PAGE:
Discussions about technology tend to revolve around the systems and strategies firms have adopted to stay ahead. At the 2017 Broker-Dealer of the Year roundtable in August, we asked the leaders of the winning firms to share what technologies are overhyped or not worth the investment.
Find all of our 2017 Broker-Dealer of the Year coverage here.
Janet Levaux, Investment Advisor: In deciding how you’re moving to new technology, what have you decided not to do?
Lon Dolber, American Portfolios Financial Services: I’m not going to live in somebody else’s technology vessel. The way we built our systems they’re custodianagnostic, particularly when it comes to the advisory side.
I think at some point we’re not going to be moving assets from one custodian to the next. We’ll leave assets where they are, and our systems will be able to get the data, manage the data, model, bill, execute.
If a client says, “I want to work with this trusted advisor, but I’m not moving my account,” wherever that account is, they’ll say to that custodian, “You got to send the data to my trusted advisor.”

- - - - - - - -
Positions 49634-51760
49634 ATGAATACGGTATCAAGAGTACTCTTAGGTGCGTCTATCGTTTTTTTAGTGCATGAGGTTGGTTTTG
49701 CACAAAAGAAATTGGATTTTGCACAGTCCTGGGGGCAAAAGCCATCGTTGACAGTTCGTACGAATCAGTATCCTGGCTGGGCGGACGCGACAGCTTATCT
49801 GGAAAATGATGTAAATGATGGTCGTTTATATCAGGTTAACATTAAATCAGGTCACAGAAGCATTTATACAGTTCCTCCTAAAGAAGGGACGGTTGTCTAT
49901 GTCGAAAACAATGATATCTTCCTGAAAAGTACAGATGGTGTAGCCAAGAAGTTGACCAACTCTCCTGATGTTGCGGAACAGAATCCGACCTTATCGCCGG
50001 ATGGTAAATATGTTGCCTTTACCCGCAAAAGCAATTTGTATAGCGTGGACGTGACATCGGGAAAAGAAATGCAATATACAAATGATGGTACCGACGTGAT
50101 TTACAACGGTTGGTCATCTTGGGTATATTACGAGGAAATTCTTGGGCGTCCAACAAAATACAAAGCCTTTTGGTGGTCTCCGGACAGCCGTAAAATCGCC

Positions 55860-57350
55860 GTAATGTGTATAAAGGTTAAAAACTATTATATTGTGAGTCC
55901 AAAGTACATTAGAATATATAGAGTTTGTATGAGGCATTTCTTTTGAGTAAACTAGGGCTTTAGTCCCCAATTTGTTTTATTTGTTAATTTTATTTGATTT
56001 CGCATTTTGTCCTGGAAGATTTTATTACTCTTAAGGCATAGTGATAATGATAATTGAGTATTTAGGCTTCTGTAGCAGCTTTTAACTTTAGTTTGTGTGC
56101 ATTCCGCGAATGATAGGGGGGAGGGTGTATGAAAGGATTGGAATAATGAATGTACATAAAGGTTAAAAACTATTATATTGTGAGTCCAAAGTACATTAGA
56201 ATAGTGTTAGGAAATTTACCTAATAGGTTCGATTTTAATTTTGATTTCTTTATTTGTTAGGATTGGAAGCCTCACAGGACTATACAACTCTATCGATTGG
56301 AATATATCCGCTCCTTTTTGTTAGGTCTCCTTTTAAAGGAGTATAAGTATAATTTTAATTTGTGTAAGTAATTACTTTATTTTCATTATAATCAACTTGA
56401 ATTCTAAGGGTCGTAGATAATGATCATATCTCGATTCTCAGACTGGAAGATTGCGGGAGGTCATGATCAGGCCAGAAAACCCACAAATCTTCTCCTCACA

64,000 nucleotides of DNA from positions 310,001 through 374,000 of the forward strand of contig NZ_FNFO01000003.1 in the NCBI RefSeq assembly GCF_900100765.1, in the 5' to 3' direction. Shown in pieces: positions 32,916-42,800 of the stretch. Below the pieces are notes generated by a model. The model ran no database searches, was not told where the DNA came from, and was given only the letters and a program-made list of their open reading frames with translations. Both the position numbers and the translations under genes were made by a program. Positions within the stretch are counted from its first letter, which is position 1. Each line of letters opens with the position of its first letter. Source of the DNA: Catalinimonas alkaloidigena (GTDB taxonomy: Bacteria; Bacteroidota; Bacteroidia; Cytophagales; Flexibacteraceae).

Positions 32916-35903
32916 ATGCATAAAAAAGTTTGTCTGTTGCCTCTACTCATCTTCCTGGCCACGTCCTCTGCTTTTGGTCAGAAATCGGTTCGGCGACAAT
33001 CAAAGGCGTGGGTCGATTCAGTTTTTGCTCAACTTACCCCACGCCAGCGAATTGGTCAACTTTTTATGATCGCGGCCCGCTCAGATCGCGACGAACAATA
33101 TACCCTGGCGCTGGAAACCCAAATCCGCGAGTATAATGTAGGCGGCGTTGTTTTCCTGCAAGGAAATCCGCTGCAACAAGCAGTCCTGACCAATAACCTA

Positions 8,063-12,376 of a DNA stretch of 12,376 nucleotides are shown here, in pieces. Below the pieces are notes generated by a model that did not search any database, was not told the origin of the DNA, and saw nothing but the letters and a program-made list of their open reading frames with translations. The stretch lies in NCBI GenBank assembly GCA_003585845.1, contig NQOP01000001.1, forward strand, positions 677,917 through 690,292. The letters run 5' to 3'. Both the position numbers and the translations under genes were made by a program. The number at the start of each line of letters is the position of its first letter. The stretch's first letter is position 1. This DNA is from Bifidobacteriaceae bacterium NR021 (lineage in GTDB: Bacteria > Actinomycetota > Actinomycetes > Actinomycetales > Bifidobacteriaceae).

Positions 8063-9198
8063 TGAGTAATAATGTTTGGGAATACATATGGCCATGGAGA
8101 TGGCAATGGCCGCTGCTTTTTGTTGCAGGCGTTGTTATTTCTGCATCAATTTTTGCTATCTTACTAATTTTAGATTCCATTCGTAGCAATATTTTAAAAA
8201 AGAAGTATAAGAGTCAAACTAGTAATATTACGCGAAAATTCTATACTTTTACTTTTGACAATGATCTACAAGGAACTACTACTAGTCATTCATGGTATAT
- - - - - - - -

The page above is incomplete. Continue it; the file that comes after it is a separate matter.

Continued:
We’re building a store, like the Apple Store. Any advisor, any place will be able to tie into our store and use our systems, whether they’re distribution systems [or] modeling systems.
Right now the only advisors to tie into my store are those who are registered with me, but at some point maybe that won’t be the case.
Amy Webber, Cambridge Investment Research: One of our core values is flexibility. There is no clear winner in any technology category and this is at the advisor level, let alone the investor level aggregation, performance reporting, CRM, financial planning.
We’ve got over 3,000 advisors and there’s no clear winner in any of those categories, which tells us that it would be a very heavy lift to try to pick one and attach ourselves to only that one.
In an ideal world, we wouldn’t be dealing with the cost of integration. I think I said it earlier, but we spend $20 million a year on technology, and a significant amount of that is simply integrating with the various third parties that our advisors are using. It’s terrible.
Dolber: Integration is quite an art.
Webber: If it’s not good, they won’t use it.
John Burmeister, Lion Street Financial: We haven’t put a halt to allowing our advisors to go out and use other systems. They’re independent advisors. If they want to use Riskalyze or some other company, we allow them to do that, even if we have to go through the due diligence process.
That’s allowed us to keep expenses very minimal, especially when you’re looking at new regulations, like DOL.